Tuesday, September 28, 2010

Learn to code-switch or "look like a knob"

...so says Emma Thompson, actor and ex-pupil of Camden School For Girls. Despite sounding like it should be an exclusive private school for the daughters of city bankers and royal equerries, CSFG is actually a north London comprehensive and therefore reflects - to some extent (exorbitant local house prices aside) - the social and ethnic make-up of that part of London. So when Emma Thompson went back there to a charity evening, she was struck by the slang being used by the pupils (says The Independent).

"I went to give a talk at my old school and the girls were all doing 'likes' and 'innits?' and 'it aint's', which drives me insane," she told the Radio Times. "I told them, 'Don't do it because it makes you sound stupid and you're not stupid.' There is the necessity to have two languages – one you use with your mates and the other that you need in any official capacity. Or you're going to sound like a knob."

Thompson's point about having two languages is a fair one, but to write off a few slang terms as  making you sound "stupid" seems to me to be a step or two too far. Fair enough, if you don't like those expressions, then you've got a right to say so, but to equate slang with stupidity is just narrow-minded. To make matters worse, Thompson then slips into her own generation's slang when she says that saying "like" and "innit" makes you "sound like a knob".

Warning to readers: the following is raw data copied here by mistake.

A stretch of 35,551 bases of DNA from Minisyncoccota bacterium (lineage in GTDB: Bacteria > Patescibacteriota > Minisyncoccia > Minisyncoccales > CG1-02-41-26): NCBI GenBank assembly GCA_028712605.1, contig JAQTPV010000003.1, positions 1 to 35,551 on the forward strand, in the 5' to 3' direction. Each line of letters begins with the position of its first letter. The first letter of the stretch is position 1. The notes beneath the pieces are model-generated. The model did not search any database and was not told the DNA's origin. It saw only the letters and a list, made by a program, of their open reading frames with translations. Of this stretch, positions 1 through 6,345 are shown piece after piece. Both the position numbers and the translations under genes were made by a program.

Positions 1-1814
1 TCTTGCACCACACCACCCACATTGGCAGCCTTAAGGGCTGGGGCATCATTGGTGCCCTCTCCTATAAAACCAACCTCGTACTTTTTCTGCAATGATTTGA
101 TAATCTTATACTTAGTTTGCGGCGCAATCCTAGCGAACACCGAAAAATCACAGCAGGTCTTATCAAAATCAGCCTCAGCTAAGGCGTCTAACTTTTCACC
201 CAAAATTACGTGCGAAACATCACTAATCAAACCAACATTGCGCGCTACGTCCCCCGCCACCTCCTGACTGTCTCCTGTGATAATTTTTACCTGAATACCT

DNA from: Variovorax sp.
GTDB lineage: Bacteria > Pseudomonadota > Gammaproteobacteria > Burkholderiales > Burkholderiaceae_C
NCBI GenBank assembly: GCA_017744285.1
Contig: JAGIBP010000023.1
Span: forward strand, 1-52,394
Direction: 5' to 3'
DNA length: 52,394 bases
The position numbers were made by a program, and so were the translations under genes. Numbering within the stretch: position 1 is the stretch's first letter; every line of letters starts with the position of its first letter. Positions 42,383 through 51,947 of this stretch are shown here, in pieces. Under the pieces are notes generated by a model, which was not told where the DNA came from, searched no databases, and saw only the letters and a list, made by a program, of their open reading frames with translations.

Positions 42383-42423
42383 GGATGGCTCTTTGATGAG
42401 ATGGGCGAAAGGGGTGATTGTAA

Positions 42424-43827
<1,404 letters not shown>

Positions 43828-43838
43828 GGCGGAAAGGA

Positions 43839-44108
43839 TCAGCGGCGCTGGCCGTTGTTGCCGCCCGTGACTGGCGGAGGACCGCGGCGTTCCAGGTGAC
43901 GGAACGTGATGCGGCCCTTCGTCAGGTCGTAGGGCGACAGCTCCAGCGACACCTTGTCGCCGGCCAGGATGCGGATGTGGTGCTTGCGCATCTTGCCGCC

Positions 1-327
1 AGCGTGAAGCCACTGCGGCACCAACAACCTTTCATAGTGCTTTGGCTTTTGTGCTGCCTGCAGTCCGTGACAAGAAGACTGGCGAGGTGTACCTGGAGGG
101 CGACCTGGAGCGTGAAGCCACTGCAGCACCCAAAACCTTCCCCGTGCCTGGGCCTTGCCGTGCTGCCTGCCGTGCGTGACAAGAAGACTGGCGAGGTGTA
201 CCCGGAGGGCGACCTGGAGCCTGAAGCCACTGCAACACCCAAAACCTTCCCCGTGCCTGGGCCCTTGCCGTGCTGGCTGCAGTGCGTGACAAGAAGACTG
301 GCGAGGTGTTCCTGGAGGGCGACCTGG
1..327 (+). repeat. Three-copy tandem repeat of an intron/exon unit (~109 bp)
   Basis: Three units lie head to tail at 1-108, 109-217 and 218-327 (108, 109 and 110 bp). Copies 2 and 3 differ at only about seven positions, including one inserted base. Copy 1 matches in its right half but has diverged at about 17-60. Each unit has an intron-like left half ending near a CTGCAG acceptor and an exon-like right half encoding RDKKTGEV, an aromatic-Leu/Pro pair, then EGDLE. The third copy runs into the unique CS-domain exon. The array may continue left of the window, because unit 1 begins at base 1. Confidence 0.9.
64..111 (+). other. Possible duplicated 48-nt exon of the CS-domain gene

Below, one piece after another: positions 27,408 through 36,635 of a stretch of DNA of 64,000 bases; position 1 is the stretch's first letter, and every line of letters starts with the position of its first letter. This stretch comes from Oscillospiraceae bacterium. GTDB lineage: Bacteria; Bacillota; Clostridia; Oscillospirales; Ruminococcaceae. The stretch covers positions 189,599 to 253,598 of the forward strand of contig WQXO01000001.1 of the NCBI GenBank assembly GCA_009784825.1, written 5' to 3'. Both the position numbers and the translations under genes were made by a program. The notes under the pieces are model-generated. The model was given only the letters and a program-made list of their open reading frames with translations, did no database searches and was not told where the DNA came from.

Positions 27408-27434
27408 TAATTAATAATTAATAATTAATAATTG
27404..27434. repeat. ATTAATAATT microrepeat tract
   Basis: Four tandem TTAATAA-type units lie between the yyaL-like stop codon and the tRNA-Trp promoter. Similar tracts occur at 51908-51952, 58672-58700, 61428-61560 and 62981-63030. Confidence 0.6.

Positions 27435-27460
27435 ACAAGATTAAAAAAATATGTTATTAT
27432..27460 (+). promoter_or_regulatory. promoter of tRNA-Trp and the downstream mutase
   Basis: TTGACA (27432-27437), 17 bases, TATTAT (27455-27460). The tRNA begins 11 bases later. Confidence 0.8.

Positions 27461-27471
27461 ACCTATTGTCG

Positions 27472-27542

Why is it OK for Emma Thompson to mix her codes in the pages of a national publication, while it's apparently not OK for teenagers at her old school to switch codes? Sounds to me like the old prescriptivist stance that younger people's use of language is a degraded form: a crumbling castle idea, that Jean Aitchison effectively nails in her famous Reith Lectures.

The Independent has a good leader article on the story, which you can find here.


Becky S said...

It's very interesting that the furore surrounding ET's comments is largely taken from selected snippets of a Radio Times interview and, in many cases, used out of context to support certain journalists' own agendas. Good to see the media's not lost its touch at blowing things up out of all proportion ...

I can't comment in a fully informed way about this as I haven't been able to find the complete interview online, but it does seem on the face of it that it's a bit of a storm in a tea cup. I would think that the girls at ET's old school should have been speaking to her in a manner befitting any visitor to the school, i.e. in polite and professional terms. I could be wrong, but I didn't read it that she hated the terms being used per se, but disliked the frequency with which they were used, as well as thinking of her visit as an inappropriate context for that form of language.

She does, however, slightly defeat her own point by using the word 'knob', which is surely not quite the language one should be using in an interview for a family magazine!

Dan said...

Yes, that's true. In fact the early versions of the interview extracts seemed to foreground her comments about cosmetic surgery, rather than the slang things.

David Crystal, in the BBC World Service interview, says that she's talking sense - pretty much as you've suggested here - and that if we can code-switch we're ok.

It has led to some interesting discussion though, I think, with the Telegraph taking a refreshingly descriptivist stance and several people pointing out on various message boards (the TES included) that "like" is actually being used in quite new ways (as a quotative) rather than just as a filler.